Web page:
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Dice Tabletop RPGs

The pound of Gamescience dice was odder than I thought

When I opened and sorted the pound of Gamescience dice I ordered from their website (here’s the listing), I didn’t notice that there were some odd dice “masquerading” as ordinary dice.

At least for me, it’s hard to tell what’s on a Gamescience die until I’ve inked it — I see a decahedron, I assume it’s a d10. Not so! This assortment is weirder than I was giving it credit for, and I didn’t notice until I started inking some of my favorite colors last night.

Here are the first three oddballs I discovered — each has its highest face up.

From left to right, that’s a die numbered 00-40 twice, a decehedral d5 (a d10 numbered 1-5 twice), and a die numbered 10-50 twice.

The d5 I get: Before there were five-sided d5s, there were 10-sided d5s. But for the moment, at least, I can’t think of a situation where I’d need either of the other two — which, now that I’ve typed it, feels like a challenge.

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Dice Tabletop RPGs

What do you get in a pound of Gamescience dice?

I ordered a pound of dice from Gamescience the hot minute they came back in stock, and I figured I’d break it down here so folks could see what’s in the current assortment.

Das basics

At $55, it’s not cheap — but neither are Gamescience dice in general, and you get a lot of dice which are currently a bit of a pain to find. The current run apparently doesn’t include any d6s, which is fine by me.[1] I’m in it for the variety, the surprise factor, and to bulk up my stash of precision-edge dice.

I assumed they’d all be uninked (I was wrong!), but that’s easily remedied and I enjoy inking dice. I use an extra-fine point Sharpie white paint marker when light numbers are best, and an ultra-fine point Sharpie marker when other colors will work (most often black, which turns out nice and bold).

So what did I get in my pound of Gamescience goodness?

Oontz oontz oontz

A total of 143 dice, about 43 more than I was expecting! That puts the cost per die at about $0.38, which is really low for Gamescience dice.

Here they are out of their bag.

…And broken into groups of five so I could count them.

From here I’ll just go die type by die type, more or less.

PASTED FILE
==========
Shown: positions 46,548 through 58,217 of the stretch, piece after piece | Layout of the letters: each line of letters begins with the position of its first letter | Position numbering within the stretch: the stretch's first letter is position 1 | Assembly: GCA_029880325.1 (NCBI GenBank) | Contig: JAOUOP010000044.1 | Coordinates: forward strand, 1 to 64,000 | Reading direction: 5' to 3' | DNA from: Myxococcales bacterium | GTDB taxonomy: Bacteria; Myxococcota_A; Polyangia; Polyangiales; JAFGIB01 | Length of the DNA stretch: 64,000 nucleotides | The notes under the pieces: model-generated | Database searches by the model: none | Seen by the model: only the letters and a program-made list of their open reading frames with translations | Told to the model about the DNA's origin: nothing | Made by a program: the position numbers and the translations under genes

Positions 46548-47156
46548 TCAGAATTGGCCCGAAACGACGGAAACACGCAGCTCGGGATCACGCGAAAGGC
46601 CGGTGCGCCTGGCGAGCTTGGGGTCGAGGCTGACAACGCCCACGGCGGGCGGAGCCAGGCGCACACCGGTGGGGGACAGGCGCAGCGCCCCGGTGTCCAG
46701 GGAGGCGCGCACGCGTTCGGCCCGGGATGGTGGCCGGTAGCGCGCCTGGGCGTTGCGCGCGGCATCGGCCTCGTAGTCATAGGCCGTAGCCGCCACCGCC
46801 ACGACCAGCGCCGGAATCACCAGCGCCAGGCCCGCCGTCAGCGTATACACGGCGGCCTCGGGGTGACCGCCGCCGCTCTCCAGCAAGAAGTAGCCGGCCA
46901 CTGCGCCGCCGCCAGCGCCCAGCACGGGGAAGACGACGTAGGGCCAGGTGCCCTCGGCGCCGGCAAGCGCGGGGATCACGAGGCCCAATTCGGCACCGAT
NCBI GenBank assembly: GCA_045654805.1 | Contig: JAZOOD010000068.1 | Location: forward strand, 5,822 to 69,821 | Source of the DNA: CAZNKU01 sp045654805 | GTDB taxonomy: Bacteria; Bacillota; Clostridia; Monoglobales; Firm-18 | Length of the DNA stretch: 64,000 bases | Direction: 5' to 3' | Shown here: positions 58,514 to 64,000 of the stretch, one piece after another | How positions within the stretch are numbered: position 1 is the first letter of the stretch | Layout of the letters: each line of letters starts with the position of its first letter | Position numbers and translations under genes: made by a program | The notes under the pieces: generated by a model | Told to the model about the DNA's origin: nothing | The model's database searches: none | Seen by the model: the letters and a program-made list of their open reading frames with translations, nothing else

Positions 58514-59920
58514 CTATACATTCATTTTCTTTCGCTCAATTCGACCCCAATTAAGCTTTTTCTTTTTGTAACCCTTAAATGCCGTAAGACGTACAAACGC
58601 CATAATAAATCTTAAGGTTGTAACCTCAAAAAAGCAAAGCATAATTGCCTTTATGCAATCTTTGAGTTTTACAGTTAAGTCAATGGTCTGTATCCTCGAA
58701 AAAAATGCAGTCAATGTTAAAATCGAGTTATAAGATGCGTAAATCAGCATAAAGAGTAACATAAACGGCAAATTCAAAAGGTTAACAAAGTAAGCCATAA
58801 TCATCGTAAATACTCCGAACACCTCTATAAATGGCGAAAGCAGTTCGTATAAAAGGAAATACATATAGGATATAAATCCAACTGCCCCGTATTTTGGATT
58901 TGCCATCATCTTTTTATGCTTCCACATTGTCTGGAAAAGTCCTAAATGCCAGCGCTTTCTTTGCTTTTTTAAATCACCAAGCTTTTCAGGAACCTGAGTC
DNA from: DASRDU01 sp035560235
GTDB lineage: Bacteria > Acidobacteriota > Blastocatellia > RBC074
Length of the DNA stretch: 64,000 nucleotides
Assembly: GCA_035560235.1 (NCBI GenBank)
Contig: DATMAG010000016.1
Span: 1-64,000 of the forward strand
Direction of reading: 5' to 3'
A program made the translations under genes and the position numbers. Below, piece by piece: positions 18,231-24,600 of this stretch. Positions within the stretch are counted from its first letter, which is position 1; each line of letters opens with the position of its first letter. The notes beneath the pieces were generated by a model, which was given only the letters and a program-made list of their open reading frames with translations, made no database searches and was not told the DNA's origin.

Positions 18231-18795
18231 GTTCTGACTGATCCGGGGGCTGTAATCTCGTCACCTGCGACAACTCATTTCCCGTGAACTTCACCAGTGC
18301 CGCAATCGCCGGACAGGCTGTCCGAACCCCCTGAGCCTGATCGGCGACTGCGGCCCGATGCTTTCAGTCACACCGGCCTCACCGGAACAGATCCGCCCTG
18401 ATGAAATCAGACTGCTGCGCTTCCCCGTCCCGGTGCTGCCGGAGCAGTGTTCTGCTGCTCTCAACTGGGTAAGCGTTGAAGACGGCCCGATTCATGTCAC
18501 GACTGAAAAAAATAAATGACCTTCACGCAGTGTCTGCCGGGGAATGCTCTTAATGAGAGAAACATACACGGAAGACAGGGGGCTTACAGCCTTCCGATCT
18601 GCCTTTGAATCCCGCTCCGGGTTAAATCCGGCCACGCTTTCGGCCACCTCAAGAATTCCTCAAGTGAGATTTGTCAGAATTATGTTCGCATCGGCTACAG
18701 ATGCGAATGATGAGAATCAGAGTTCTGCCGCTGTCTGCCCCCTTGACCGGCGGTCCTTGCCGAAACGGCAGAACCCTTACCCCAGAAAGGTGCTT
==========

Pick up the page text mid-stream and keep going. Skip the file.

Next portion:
22 d4

I’m a fan of Gamescience’s distinctive “truncated” d4s, which have flat tips instead of pointed ones. Some great colors in this mix, too.

11 d6

Yep, although the product page said there wouldn’t be any d6s, my bag included some. Three are printed dice, without etched/indented numbers — not the usual Gamescience approach, although I know they’ve done some of these over the years.

9 funky dice

DCC RPG made these popular, and I love funky dice. My mix included 1d3, 1d5, 2d14, 3d16, and 2d24.

11 d8

Check out that oversized blue monster! Oversized dice were one of the surprises in this bag.

Approximately one million d10s

Okay, not quite one million. Actually 13 — sort of! Here are the 13.

But wait, 20-sided d10s!

There were 24 old school d10s in my bag — 20-siders numbered 0-9 twice, sometimes with a “+” next to one set of numbers, sometimes not.

Buuuut wait, teeny-tiny ones!

There are also 8 micro dice, all of which are also 20-sided d10s.

How tiny? This tiny:

13 d%

I got a nice complement of these.

22 d12

Giving the d10s a run for their money, I got a lot of d12s. I love d12s!

8 d20

Well, 8 unless you count the 24 old school d20s — which, after all, is the other way they can be used. (Either ink each set of numbers in different colors, or treat the “+” numbers — on dice that have them — as 10+#.)

Favorites and surprises

I was expecting a few funky dice, but what I wasn’t expecting were dice I didn’t know Gamescience even made: oversized dice, some low-impact dice I wouldn’t have pegged as Gamescience at all, sparkle/glitter dice (which I love), flourescent green and orange dice, and a couple of blank d10s — no numbers or markings, just the little circles where the numbers would go.

A big bag of happiness

This bag of dice makes me happy.